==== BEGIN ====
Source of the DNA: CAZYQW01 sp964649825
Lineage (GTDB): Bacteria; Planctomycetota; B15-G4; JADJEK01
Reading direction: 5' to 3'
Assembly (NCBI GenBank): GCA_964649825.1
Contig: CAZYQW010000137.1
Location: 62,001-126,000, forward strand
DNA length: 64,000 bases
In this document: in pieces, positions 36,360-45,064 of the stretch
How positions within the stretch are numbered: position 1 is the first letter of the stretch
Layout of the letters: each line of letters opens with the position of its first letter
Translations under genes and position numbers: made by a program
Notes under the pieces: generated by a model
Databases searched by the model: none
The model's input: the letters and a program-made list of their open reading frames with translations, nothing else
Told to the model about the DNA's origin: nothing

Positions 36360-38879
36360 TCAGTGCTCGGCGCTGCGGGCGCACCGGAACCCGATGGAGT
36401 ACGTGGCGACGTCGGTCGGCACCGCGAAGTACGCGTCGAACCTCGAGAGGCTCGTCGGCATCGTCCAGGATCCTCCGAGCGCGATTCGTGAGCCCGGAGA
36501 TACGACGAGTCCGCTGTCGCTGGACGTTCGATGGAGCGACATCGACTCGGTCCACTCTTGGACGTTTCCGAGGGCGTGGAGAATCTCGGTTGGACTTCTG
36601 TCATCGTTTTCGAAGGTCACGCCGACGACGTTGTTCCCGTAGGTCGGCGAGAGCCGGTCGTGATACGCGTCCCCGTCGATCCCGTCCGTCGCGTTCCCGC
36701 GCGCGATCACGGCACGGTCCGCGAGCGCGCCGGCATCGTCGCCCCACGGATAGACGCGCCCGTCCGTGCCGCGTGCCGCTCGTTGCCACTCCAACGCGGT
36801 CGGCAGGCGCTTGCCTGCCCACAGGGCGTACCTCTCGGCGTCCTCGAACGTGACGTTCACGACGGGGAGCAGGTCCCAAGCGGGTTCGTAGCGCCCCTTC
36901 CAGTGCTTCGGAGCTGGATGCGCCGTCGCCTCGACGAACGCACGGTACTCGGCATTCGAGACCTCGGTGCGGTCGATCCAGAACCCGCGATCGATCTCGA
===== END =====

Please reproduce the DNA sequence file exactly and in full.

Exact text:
Source of the DNA: CAZYQW01 sp964649825
Lineage (GTDB): Bacteria; Planctomycetota; B15-G4; JADJEK01
Reading direction: 5' to 3'
Assembly (NCBI GenBank): GCA_964649825.1
Contig: CAZYQW010000137.1
Location: 62,001-126,000, forward strand
DNA length: 64,000 bases
In this document: in pieces, positions 36,360-45,064 of the stretch
How positions within the stretch are numbered: position 1 is the first letter of the stretch
Layout of the letters: each line of letters opens with the position of its first letter
Translations under genes and position numbers: made by a program
Notes under the pieces: generated by a model
Databases searched by the model: none
The model's input: the letters and a program-made list of their open reading frames with translations, nothing else
Told to the model about the DNA's origin: nothing

Positions 36360-38879
36360 TCAGTGCTCGGCGCTGCGGGCGCACCGGAACCCGATGGAGT
36401 ACGTGGCGACGTCGGTCGGCACCGCGAAGTACGCGTCGAACCTCGAGAGGCTCGTCGGCATCGTCCAGGATCCTCCGAGCGCGATTCGTGAGCCCGGAGA
36501 TACGACGAGTCCGCTGTCGCTGGACGTTCGATGGAGCGACATCGACTCGGTCCACTCTTGGACGTTTCCGAGGGCGTGGAGAATCTCGGTTGGACTTCTG
36601 TCATCGTTTTCGAAGGTCACGCCGACGACGTTGTTCCCGTAGGTCGGCGAGAGCCGGTCGTGATACGCGTCCCCGTCGATCCCGTCCGTCGCGTTCCCGC
36701 GCGCGATCACGGCACGGTCCGCGAGCGCGCCGGCATCGTCGCCCCACGGATAGACGCGCCCGTCCGTGCCGCGTGCCGCTCGTTGCCACTCCAACGCGGT
36801 CGGCAGGCGCTTGCCTGCCCACAGGGCGTACCTCTCGGCGTCCTCGAACGTGACGTTCACGACGGGGAGCAGGTCCCAAGCGGGTTCGTAGCGCCCCTTC
36901 CAGTGCTTCGGAGCTGGATGCGCCGTCGCCTCGACGAACGCACGGTACTCGGCATTCGAGACCTCGGTGCGGTCGATCCAGAACCCGCGATCGATCTCGA